The Violation of Peter Rabbit

In the process of comparing editions of Beatrix Potter’s The Tale of Peter Rabbit, I came across an edition called The Classic Tale of Peter Rabbit. I was horrified by what I found.

According to the title page, The Classic Tale of Peter Rabbit was published in 1992 by HTS Books, an imprint of Forest House.

Corrupted version of Beatrix Potter's Tale of Peter Rabbit
Buyer Beware! This book looks like a copy of Beatrix Potter’s The Tale of Peter Rabbit, but it is an ugly imitation.

The book is marked “School & Library Edition.” That may just mean that it has been bound for heavy use, but it may also indicate that teachers use it in a classroom setting.

First, let me make clear why this edition so horrifies me.

Of all the wealth of English literature written in the course of a thousand years, Beatrix Potter’s Tale of Peter Rabbit is one of the language’s greatest treasures. The style, story and pictures combine to form a perfect little work of art. I have often made it my first gift to babies of my acquaintance.

Potter’s Peter Rabbit is a child’s earliest introduction to beauty of color, form, and language.  Why anyone would think it a good idea to alter the text and vulgarize the illustrations is beyond my comprehension. Yet that is what this publisher has done.

Vulgarization of text and illustrations


1902 edition of The Tale of Peter Rabbit
The first color edition of Beatrix Potter’s The Tale of Peter Rabbit was published by F. Warne & Co. in 1902.

The 1902 edition of The Tale of Peter Rabbit contained 26 watercolor illustrations. Editions published by F. Warne & Co. continue to use them. The Forest House edition uses altered versions of nine of them. They are twice the size of the originals and are rendered as garish blotches of color, hideous travesties of Potter’s delicate drawings.

Potter’s original text–first published in 1902 and therefore in the public domain in the U.S.–has been rewritten for this edition. Not only has the story been altered, Potter’s style has been stripped of its intelligent and playful use of language. Somebody, possibly a professional educator, decided that a text originally written for a six year old by a woman of the Victorian Age needed to be cleaned up and simplified for children of the Television Age.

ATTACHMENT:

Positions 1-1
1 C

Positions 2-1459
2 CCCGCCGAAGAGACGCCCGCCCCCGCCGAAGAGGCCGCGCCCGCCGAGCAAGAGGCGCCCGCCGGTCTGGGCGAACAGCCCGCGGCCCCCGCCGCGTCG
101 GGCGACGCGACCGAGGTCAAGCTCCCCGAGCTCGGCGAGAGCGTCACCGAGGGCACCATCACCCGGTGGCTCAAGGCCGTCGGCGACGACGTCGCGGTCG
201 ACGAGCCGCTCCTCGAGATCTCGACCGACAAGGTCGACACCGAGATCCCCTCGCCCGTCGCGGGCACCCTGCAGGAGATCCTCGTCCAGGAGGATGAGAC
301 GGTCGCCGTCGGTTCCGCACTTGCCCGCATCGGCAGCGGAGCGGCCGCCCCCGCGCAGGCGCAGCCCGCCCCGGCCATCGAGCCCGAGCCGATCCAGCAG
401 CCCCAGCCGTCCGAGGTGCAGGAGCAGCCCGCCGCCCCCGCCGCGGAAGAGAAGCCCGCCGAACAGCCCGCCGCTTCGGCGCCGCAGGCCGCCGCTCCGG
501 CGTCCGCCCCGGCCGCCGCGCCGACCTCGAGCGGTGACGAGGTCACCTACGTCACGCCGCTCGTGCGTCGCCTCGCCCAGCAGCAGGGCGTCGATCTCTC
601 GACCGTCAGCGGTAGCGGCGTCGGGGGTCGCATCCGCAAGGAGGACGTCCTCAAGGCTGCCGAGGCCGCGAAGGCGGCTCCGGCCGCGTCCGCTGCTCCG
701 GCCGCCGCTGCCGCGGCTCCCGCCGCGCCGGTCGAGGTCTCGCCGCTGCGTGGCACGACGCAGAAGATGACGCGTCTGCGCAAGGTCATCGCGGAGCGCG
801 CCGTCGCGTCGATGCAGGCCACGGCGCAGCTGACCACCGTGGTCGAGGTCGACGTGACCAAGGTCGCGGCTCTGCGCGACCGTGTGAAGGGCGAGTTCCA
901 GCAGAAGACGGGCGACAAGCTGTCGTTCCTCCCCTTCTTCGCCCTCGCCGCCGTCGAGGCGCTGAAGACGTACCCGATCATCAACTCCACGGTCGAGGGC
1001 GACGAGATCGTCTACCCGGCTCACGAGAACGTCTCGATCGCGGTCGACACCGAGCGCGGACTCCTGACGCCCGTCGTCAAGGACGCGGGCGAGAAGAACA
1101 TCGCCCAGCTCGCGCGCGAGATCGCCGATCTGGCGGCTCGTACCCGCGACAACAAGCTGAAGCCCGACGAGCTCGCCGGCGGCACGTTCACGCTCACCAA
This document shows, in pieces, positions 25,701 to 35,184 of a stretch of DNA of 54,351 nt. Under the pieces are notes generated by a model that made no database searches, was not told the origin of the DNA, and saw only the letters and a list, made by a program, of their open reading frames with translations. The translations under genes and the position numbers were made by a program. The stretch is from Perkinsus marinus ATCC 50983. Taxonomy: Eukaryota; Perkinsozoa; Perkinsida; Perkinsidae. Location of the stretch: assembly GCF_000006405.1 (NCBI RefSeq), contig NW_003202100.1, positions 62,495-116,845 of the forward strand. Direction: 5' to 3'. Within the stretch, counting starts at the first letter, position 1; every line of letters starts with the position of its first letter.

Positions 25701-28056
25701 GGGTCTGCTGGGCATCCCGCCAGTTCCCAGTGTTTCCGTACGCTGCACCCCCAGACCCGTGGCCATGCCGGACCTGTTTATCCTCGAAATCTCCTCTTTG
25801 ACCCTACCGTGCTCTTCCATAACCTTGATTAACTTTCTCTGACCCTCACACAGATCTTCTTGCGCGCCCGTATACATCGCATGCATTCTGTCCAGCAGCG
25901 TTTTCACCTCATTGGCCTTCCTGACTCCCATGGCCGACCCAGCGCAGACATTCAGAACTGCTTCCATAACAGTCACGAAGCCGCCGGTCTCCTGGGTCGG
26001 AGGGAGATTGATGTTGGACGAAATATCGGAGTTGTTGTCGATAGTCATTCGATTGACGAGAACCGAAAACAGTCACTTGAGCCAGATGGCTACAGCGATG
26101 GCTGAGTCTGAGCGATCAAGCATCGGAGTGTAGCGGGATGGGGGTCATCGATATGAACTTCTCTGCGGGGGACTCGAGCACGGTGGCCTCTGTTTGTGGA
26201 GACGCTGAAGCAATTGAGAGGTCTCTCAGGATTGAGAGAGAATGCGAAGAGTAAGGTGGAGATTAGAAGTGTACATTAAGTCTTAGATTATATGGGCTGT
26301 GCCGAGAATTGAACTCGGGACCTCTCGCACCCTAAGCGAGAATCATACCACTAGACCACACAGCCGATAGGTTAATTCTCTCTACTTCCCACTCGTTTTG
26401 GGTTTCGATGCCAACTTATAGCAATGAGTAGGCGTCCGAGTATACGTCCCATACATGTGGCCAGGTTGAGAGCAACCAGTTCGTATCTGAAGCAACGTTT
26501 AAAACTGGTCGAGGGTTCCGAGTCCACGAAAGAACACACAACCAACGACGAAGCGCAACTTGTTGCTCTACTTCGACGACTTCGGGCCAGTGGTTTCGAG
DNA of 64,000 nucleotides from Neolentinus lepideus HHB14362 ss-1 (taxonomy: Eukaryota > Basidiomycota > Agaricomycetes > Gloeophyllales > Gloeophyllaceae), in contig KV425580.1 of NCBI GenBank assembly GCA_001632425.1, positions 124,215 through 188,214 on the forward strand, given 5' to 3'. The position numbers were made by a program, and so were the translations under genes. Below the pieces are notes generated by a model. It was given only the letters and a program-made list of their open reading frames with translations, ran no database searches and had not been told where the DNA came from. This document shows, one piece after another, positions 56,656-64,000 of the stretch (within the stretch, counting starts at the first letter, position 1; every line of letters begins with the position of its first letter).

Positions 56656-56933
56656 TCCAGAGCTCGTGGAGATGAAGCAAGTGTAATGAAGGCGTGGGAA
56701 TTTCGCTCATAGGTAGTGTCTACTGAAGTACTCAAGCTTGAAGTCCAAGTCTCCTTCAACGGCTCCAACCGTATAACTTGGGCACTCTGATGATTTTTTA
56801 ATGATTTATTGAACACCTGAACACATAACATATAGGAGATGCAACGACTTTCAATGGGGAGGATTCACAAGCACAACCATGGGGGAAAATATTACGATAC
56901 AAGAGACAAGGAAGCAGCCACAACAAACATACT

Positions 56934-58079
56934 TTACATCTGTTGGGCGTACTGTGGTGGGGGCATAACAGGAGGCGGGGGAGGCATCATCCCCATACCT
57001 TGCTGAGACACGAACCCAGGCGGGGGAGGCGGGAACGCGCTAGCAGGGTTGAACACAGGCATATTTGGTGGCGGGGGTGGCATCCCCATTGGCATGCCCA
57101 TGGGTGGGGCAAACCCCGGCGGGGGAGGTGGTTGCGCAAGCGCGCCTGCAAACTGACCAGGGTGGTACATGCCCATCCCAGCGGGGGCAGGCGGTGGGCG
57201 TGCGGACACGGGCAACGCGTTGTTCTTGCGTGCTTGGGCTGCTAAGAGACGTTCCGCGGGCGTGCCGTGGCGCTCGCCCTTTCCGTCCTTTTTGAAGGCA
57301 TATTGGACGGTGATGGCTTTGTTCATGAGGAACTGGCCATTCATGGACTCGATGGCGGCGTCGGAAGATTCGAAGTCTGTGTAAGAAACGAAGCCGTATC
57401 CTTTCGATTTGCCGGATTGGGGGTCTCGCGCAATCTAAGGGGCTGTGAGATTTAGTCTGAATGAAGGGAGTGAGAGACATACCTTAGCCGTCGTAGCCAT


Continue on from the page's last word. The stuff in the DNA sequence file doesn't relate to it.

If the text of The Classic Tale of Peter Rabbit is any indication of the stuff beginning readers are exposed to on a regular basis, no wonder so many of them grow up convinced that reading is a bore.

Books are precious objects to me. I rarely discard them into the trash. When I must get rid of books, I usually give them to someone. For The Classic Tale of Peter Rabbit, however, I would make an exception.

I urge parents, teachers, and librarians who have The Classic Tale of Peter Rabbit in their collections to throw it out and replace it with the real thing.

Children are already exposed to a great deal of ugly illustrations and badly written books in the marketplace.  There’s no reason to expose them to a corrupted version of a book that is both beautiful and readily available.

2 Responses

  1. I loved Peter Rabbit as a child. My mother read it to me before I could read, and I read it myself when I could. Children learn the beauty of language and image without being aware they are absorbing it. They just know they want to hear the words over and over again. If that doesn’t happen with the books they are reading, then the books have failed the test.

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